Pocket Reviews

Cole, Jean Lee.  How the Other Half Laughs:  the Comic Sensibility in American    Literature, 1895-1920.  Jackson:  University of Mississippi Press.  2020.  200 pages.  ISBN:  978-1-4968-2653-4.  Softcover.  $28.49.

Review by Kalman Goldstein

         In a concisely argued, well written, and engaging study, Professor Cole (English, Loyola University of Maryland) re-examines a neglected aspect of early 20th century humor:  whimsically depicting ethnic newcomers struggling with urban life.  Early comic strips, and illustrated stories in popular magazines (Cosmopolitan, McClure’s, Colliers, Saturday Evening Post), developed a nuanced “comic sensibility” reflecting treatment of and reaction to their travails.  Unlike demeaning stereotypes in minstrelsy, vaudeville, and burlesque, these new caricatures of ethnic and racial minorities were designed to be laughed “with” as well as “at” by readers who recognized their own difficulties both succeeding at life and being accepted by majority culture.  This “comic sensibility” also differed from the condescension of earnest Progressive reformers like Mark Twain or Jacob Riis.  Vulgar, raucous, speaking in malaprop dialect, ethnic city dwellers resisted being “reformed”; cartoonists, editors, and illustrators cooperated to accord this resistance, or only partial ability to conform, some recognition. Cole explores how they created the newspaper comic strip and mass-circulation journals, and recovers the careers of such nearly forgotten figures as Rudolph Block, Edward Lipsett, George McManus, Frederick Burr Opper, and Jimmy Swinnerton, as well as more familiar artists:  George Luks, William Glackens, and George Herriman, who helped shape these new media.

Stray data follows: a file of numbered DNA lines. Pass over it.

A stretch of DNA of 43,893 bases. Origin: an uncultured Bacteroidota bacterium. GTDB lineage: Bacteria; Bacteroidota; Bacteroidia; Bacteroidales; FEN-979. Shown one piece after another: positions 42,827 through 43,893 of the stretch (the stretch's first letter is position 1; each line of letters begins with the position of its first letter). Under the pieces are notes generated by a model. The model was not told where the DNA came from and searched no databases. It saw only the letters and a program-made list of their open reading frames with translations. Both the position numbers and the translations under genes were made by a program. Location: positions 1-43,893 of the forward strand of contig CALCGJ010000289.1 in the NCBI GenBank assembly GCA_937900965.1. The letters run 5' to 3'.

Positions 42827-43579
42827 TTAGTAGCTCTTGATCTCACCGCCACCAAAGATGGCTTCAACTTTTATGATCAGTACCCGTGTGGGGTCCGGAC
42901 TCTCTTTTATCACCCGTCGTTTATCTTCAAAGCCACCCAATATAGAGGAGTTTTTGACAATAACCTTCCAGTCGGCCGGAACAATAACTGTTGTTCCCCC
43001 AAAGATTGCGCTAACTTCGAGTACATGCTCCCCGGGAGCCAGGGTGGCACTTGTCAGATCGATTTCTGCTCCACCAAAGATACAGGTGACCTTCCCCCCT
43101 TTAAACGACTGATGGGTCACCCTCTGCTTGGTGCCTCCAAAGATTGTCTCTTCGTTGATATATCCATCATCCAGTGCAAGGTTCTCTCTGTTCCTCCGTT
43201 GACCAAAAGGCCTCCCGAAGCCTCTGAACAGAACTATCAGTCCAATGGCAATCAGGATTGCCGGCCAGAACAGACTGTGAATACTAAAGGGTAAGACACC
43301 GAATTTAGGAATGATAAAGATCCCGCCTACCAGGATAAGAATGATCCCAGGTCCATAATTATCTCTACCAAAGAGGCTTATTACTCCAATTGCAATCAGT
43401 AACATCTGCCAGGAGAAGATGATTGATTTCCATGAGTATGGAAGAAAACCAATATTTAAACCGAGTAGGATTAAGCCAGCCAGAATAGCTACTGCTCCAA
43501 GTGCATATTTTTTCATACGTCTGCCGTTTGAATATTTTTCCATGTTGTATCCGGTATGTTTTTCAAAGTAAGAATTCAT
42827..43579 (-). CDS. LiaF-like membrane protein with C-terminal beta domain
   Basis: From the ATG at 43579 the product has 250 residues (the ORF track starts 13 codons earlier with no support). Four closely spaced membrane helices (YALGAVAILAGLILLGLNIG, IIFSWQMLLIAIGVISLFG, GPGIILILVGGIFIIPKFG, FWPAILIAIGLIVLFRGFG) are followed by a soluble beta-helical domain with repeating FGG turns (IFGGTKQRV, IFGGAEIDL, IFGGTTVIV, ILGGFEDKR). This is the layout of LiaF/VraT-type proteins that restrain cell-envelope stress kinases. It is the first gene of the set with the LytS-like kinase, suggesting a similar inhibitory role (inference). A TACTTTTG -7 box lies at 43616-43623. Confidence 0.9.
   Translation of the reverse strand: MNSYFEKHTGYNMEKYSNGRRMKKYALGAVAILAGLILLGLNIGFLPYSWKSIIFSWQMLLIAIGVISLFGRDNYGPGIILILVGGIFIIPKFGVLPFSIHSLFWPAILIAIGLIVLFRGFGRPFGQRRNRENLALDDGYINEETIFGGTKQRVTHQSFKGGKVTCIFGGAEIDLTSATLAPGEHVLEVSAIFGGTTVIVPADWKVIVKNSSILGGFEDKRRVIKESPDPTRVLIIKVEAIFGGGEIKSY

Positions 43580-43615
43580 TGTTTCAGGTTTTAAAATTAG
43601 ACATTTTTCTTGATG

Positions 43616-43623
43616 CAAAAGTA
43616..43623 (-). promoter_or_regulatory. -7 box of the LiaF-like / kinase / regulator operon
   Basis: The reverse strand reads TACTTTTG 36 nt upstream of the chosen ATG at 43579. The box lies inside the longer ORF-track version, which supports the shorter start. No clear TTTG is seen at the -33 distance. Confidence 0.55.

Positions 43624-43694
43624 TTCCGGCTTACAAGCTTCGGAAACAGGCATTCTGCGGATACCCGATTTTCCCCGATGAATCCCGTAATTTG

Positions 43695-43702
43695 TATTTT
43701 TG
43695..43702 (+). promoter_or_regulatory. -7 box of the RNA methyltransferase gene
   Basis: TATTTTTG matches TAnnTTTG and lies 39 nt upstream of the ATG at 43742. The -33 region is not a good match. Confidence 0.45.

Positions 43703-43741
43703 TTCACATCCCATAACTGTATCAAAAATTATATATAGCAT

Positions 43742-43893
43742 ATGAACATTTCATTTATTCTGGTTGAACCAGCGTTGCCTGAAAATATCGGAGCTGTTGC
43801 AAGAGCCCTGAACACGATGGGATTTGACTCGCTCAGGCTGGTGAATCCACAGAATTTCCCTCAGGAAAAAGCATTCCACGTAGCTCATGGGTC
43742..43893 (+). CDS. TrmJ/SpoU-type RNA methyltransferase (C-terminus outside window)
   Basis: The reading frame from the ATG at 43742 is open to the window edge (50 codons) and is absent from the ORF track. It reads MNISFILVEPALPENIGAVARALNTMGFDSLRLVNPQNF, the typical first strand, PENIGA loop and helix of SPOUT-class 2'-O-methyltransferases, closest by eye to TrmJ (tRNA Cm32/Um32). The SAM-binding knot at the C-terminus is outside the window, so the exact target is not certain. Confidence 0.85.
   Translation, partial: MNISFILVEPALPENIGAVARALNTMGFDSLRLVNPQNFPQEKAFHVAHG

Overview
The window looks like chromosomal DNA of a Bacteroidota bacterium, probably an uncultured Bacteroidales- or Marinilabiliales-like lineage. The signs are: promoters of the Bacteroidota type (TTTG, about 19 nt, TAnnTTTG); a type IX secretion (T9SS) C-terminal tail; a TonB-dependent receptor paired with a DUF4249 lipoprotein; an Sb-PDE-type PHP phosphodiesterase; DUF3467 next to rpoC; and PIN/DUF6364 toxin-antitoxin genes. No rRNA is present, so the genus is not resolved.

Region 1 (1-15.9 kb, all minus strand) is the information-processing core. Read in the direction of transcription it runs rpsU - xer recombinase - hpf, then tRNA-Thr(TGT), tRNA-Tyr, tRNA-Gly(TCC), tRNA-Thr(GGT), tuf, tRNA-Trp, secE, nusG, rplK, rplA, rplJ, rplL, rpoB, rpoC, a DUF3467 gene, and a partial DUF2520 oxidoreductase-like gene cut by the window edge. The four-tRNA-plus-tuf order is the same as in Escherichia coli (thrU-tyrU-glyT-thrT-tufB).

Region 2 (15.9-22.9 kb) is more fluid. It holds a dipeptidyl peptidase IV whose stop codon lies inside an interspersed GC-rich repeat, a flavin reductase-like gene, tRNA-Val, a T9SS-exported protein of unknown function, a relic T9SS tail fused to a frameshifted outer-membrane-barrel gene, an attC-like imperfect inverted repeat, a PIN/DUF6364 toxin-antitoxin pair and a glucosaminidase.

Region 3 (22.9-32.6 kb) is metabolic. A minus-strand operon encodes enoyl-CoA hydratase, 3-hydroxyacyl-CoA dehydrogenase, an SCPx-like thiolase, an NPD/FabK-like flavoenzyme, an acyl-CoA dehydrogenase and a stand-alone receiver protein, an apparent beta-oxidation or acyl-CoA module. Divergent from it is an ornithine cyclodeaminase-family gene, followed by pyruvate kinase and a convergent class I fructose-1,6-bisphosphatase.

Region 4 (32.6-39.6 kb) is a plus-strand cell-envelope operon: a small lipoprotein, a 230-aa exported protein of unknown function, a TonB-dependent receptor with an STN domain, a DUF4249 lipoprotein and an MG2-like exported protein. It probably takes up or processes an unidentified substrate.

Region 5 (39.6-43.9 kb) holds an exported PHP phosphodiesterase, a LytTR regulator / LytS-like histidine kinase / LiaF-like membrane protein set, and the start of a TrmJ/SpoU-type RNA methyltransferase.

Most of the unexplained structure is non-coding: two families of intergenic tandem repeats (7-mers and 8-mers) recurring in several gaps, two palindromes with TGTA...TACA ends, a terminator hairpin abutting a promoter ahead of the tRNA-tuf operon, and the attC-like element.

Lipsett personified this emerging “comic sensibility” within a multi-ethnic milieu.  An Irish-Jewish immigrant, in an age when ‘Abie’s Irish Rose’ sentimentalized Melting Pot outreach, he wrote “Dennie the Jew” stories, in part autobiographical, about the humorous realities of trying to balance “incompatible” identities.  Rudolph Block bridged genres.  Hearst’s editor of comic strips, he standardized the form.  As “Bruno Lessing”, he also wrote ethnic fiction, largely about urban Jewish life; many of his stories were enriched by the engravings of Glackens or Luks.  For decades, McManus produced “Bringing Up Father”, about an Irish-American family’s ambivalence about ‘blending in.’  Before creating “Krazy Kat”, Herriman (a Creole who “passed”) did a sports-pages strip commenting on the humor in African American boxing champions (Jack Johnson, Sam Langford) challenging majority culture self-regard.

All of the artists and writers Cole cited humorously portrayed their characters’ struggles with ‘proper’ speech as well as comportment.  The generous, often full-page illustrations buttress her arguments and underline the inherently  “comic sensibility” of situation, 

gesture, and fractured language in both art and anecdote.  But the most startling example 

of a nuanced representation in the period’s humor was “Sam and His Laugh”, by Swinnerton.  Sam, an endlessly put-upon African American, was given a punchline guffaw that reflected not the minstrelsy caricature of ignorance, but rather a knowing reflection about how similar his contretemps were to those of the strip’s white men, but how different the results.